All my life, I have never considered myself average…
Hell, my motto forever was “Maximum Effort!”
After my teenage years of being gifted in some things, I learned the hard way of what “average effort” gives me. A stomach full of cramps and a head full of regret.
You know, there’s nothing like being unprepared for a test by not studying correctly beforehand. I actually used to have nightmares about it where I was in the middle of the test knowing full well I had ZERO ability to win.
It got so bad for a while that I actually tried really hard “fitting in” with people who didn’t have the same goals I did in life. Over time, they kicked me to the curb as hard as those who consistently practiced living in excellence.
I remember the time I came home and told my parents I was solicited to be a model. My stepmom said I was good looking, just maybe NOT that good looking.
At the time, I was butthurt…I mean, I didn’t go looking for it, so maybe I was “model-worthy”.
Well…she was right, ahem…but I still look back on the attitude I took that day she said, “no.”
I really don’t like people saying “no.” to me. I love learning from others, I love being given advice, and I even can take constructive criticism better than most…, but I HATE being told what to do.
Well, if we’re going to live in a world where we are our own bosses, and we aim to WIN…we have to set up some rules for propelling ourselves past average; otherwise, the whole world will be our boss…trust me, giving it 95% effort is the same as 50%, you shouldn’t even bother.
#1. Burn the ships-
If you’re going to go into business for yourself, it’s going to require you to be MORE than you think. Be prepared by having a mindset that you have NO OTHER OPTIONS. This helps you remain consistent when you’re mind is begging you to stop.
#2. Set your vision-
Ever heard that without vision, the people perish? If your dream is like a flashlight, how far and wide does that beam shine? Would you prefer to invest your money with someone who has a definite plan or with someone who’s still figuring out whether their idea is what they really want to commit to?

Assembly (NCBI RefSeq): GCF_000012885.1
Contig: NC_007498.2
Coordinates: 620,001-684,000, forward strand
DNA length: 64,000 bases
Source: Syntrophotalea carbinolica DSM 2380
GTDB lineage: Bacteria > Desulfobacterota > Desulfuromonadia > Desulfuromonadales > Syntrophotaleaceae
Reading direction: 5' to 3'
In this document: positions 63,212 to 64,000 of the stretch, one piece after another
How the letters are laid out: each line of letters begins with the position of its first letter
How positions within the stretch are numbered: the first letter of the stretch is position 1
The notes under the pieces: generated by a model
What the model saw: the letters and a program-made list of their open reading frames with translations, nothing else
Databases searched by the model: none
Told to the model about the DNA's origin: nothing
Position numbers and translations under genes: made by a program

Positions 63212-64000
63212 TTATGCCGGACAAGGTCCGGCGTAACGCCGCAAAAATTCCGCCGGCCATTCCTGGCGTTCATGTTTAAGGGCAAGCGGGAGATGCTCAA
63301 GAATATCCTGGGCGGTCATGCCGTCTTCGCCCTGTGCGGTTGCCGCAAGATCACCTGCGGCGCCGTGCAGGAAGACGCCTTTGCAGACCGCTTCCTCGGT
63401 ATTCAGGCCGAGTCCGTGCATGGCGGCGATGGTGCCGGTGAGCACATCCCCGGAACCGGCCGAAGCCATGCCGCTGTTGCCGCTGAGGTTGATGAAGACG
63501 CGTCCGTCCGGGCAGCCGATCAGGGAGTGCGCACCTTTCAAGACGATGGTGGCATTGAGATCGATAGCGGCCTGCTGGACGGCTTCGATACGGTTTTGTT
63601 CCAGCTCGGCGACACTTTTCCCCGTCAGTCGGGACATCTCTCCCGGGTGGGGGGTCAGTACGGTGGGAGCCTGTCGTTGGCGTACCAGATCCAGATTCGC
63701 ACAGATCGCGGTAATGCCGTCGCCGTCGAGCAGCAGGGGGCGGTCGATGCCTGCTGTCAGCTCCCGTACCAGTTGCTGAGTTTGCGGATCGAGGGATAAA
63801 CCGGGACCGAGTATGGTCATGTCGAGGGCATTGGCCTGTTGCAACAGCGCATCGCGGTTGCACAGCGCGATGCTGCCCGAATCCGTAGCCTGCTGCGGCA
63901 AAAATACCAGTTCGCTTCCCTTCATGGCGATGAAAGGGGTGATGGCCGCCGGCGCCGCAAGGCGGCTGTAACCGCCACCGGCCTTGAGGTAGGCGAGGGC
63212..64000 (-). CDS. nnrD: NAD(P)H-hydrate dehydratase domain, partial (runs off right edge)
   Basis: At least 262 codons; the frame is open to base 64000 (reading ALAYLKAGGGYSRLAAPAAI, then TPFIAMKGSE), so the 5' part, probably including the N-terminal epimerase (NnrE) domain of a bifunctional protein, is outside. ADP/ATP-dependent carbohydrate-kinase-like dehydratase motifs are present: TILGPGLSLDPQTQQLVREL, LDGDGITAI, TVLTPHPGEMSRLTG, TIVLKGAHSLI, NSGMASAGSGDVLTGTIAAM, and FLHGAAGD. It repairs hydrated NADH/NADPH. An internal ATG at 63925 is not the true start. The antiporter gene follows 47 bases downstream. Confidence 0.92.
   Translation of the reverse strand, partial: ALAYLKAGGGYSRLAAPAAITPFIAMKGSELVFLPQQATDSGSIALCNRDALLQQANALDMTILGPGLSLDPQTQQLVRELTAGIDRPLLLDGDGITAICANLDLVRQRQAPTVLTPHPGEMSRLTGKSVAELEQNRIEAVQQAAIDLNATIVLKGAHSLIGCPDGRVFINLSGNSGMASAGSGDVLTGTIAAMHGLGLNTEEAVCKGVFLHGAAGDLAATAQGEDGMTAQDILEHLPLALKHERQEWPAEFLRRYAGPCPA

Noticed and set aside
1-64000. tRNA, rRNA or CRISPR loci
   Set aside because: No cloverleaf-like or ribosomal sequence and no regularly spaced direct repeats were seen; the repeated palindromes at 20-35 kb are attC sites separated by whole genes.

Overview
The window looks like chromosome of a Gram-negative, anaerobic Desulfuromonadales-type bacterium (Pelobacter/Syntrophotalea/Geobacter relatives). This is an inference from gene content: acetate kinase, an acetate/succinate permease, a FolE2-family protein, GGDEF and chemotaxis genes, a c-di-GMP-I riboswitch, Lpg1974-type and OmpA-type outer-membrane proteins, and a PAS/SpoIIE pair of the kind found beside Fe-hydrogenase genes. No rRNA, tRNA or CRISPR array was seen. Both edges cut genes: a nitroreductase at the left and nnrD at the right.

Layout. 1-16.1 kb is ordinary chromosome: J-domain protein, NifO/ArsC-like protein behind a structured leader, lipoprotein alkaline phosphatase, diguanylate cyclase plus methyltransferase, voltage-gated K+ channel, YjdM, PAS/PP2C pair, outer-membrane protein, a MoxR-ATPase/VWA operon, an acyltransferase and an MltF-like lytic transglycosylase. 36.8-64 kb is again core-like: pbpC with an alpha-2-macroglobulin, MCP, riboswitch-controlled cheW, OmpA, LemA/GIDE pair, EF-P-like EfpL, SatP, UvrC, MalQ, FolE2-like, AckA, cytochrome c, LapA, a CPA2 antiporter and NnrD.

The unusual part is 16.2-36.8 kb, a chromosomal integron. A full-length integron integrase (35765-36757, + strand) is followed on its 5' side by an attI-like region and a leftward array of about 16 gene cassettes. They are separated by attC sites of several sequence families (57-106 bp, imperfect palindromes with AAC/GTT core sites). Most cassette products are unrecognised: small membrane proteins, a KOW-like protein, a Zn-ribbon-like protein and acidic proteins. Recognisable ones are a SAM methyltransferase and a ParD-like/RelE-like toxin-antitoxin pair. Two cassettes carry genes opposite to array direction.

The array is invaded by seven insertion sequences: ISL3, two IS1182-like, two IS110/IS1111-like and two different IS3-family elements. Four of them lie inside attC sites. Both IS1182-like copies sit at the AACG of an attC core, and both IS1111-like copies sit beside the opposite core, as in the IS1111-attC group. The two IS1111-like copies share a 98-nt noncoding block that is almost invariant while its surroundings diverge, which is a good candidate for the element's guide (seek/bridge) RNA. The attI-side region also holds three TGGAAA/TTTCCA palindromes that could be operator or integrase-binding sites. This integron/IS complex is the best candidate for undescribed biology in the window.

#3. Set your foundation-
What principles or values do you stand for? Without knowing the core values you hold dear, you’re susceptible to employees, vendors, and clients who are NOT whom you serve best. When you know your values, it’s a measure for everyone you allow into your space, money, or not.
#4. Create your playbook-
If you want to scale ANYTHING you’re doing, it’s going to require a step by step playbook for consistently creating the experience you desire everyone on your team (including clients) to have. I always use the rule (ask my men), “Sounds good. What does that look like if we multiply that idea x10 men or x100? Will it still work?”
Creating a go-to manual for every operation within your company is the next necessary step to set you up to scale profitably.
#5. Execute the play-
One of the biggest hurdles I see MOST business owners struggle to overcome is “overwhelm.” It’s merely the case of wearing too many hats in their business and not trusting others who are capable of doing them. In other words, they SUCK at delegation and major in the minors.
Instead, figure out what you CAN’T delegate or what only you can bring to the table and enable others to do the tasks that are time wasters for you.
Once this machine starts rolling, you’re in the process of being able to scale.
#6. Find others who continue to propel your vision-
One of the easiest ways to become complacent is to be the smartest person in the room.
You NEED to find people who are succeeding at a higher level than you. Not only will they increase your dreams and vision for your future, but they’ll also be there to answer questions and concerns that pop up…bc’ trust me, they will pop up.
#7. You gotta’ rest-
I know you’re a badass and all…but all work, no play, and no rest will eventually make you an asshole. I tell you this from experience. In my first business, I worked for 8 years straight (Maximum Effort!!) only to find after a week-long vacation in Florida that for at least 6 of those 8 years, I was operating at about 60% capacity.
Being a hard worker is par for the course when you consider doing your own thing…but remember the freedom…if you don’t take a regular break, it’ll be you who breaks.
See ya’ in the trenches!